• Triton College Annuitants Association

    Health Issues & Insurance

    Click the link below to read the article about transitioning to Medicare, for those approaching 65.

     Medicare Article - Part 1 by Ken Piwower  Transitioning to Medicare: Part 1 - Medicare Sign-Up and Basics by Ken Piwower
     Transitioning to Medicare: Part 2 - Supplemental Plans by Ken Piwower  Transitioning to Medicare: Part 2 - Supplemental Plans by Ken Piwower

      State of Illinois Medicare Advantage Plan.

    If you are over sixty-five and have Medicare and choose the Medicare Advantage program the State of Illinois is offering, please remember that you no longer will use the Federal government's Medicare card, but instead use the one from the Medicare Advantage program being offered by the State. You will still pay the Medicare premium each month to the federal government. 

    Click this link for more info on the State's Medicare Advantage Plan, called TRAIL

    Click here for the link to the SUAA blog on the State's Medicare Advantage Program.

    Eleonore Weber
    Message from Eleonore Weber, Insurance Broker

    April 2015

    Dear TCAA Members:

    Recently, I had the opportunity to have a conversation with Linda Brookhart, Executive Director of the State Universities Annuitants Association.  We discussed the current College Insurance Program (CIP) Healthcare plan as well any anticipated changes going forward in 2016. Unfortunately, any changes requiring benefits and related costs for 2016 are still pending within the state.  The negotiated health insurance benefits are through AFSCME.  Their current contract ends on June 30, 2015.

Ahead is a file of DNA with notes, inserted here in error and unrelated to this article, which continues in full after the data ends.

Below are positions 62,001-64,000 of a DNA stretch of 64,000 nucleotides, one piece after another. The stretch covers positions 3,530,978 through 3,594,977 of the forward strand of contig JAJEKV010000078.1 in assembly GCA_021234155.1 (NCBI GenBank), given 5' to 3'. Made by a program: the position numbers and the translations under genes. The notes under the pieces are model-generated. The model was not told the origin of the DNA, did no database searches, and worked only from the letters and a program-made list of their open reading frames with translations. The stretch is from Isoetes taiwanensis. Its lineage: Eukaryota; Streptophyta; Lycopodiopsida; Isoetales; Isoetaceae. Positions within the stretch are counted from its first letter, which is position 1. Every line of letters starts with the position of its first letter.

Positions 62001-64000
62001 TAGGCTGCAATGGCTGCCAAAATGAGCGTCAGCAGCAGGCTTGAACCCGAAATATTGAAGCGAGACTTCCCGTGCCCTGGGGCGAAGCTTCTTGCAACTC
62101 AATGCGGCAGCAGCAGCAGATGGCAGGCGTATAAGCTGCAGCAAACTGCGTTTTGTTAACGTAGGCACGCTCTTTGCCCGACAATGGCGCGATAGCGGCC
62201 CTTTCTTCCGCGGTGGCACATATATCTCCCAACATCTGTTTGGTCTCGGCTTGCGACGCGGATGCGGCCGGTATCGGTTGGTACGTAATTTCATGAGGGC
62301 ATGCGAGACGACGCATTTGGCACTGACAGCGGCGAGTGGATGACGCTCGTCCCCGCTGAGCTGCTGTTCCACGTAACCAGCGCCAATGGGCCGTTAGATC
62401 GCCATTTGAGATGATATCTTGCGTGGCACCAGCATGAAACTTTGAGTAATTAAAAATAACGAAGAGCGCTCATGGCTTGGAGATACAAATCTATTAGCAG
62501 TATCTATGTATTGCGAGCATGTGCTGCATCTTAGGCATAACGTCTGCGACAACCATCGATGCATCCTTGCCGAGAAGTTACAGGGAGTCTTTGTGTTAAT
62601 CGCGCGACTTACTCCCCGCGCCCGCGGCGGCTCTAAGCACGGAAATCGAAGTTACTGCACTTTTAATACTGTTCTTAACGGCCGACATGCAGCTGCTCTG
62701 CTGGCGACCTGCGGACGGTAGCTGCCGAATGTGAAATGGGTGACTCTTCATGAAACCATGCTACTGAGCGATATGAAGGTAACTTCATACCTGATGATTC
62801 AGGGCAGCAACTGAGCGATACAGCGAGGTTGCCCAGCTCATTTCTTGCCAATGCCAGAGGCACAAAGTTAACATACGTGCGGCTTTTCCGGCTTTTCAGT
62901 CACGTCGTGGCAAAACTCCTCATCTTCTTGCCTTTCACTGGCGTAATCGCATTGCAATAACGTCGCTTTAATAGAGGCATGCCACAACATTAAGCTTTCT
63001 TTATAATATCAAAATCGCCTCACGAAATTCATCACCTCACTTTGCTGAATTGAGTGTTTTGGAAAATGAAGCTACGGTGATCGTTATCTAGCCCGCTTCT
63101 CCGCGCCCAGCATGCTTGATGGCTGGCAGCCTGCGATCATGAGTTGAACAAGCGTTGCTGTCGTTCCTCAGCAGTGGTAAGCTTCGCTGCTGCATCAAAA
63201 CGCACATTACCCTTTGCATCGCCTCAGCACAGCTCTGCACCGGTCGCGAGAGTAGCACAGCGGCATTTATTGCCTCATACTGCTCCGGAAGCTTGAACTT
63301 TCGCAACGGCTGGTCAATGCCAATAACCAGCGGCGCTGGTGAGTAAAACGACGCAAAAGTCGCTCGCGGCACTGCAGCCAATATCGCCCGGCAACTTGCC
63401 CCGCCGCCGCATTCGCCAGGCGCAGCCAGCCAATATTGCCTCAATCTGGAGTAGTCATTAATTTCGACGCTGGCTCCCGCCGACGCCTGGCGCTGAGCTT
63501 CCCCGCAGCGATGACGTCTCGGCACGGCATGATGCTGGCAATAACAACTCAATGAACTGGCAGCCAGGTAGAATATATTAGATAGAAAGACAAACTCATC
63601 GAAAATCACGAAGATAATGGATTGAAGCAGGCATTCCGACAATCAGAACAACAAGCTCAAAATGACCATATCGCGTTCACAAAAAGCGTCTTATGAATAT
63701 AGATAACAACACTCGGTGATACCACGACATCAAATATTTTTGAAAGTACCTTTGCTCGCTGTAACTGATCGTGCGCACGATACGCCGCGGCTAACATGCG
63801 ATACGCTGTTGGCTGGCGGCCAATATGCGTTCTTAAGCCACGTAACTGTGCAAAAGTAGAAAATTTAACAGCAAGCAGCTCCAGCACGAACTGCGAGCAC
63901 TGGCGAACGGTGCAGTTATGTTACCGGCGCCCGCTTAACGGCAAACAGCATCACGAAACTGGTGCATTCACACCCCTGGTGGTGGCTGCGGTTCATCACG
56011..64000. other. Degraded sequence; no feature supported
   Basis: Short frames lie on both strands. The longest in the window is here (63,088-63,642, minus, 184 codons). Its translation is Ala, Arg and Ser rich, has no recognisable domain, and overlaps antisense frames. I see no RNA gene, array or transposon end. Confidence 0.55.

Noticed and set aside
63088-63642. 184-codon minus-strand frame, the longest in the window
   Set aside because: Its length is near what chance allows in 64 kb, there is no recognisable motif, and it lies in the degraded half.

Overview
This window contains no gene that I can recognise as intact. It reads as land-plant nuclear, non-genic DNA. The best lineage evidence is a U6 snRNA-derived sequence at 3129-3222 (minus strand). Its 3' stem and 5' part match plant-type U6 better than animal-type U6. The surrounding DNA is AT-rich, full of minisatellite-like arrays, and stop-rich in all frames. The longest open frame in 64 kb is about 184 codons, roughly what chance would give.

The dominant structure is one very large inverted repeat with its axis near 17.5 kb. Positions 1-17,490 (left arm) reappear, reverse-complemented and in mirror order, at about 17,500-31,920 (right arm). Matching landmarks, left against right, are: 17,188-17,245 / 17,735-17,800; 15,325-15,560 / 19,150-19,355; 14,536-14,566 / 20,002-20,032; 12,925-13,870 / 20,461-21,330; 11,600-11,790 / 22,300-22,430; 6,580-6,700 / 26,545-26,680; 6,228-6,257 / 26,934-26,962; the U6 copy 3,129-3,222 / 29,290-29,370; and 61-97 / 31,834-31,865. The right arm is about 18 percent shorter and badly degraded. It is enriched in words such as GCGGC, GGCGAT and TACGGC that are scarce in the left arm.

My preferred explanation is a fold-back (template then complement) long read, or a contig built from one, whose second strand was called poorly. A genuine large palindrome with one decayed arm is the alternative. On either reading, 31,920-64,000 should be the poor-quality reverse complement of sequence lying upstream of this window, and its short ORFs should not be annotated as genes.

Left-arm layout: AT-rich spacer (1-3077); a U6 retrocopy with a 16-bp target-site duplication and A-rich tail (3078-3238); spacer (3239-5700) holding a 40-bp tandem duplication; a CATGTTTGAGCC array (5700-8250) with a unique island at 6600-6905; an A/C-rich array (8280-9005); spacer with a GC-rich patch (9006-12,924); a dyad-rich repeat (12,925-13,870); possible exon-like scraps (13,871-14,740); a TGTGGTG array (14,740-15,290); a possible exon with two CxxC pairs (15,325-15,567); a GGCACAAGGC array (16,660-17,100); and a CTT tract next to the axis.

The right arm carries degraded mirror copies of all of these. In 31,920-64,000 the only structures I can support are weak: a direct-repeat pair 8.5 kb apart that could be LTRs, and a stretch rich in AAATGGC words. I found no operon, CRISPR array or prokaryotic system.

Nonetheless, it is vital to understand the current facts pertaining to the subjects of Healthcare, related Benefits & Costs, Medicare and Long-Term Care options for TCAA members. Below briefly outlines these areas:

    CIP members Healthcare options fit into (3) three different categories:

    1. Members who are Medicare eligible at age 65 (those who have earned  40 quarter credits by 65)

    Enroll for your Medicare benefits within the allocated period of your 65th birthday, the CIP then is considered your supplement until end of the current calendar year.

    Open Enrollment for the following year commences October 7th to November 7th for an effective date for coverage on January 1st. Members have the option to select to enroll for the CIP Medicare Advantage program or a traditional Medicare supplement or another Medicare Advantage program.

    Currently, the law does not allow for re-entry into a CIP Health Insurance program after program exit.  However, there is a pending Senate Bill #1583 to change this law, it is currently in “placed on 3rd order reading” in the Senate but it then requires approval in the House.  Third reading in the Senate suggests that it will pass the Senate.  However, passing the House could be a hurdle since last year the bill was shelled - stripped of its content.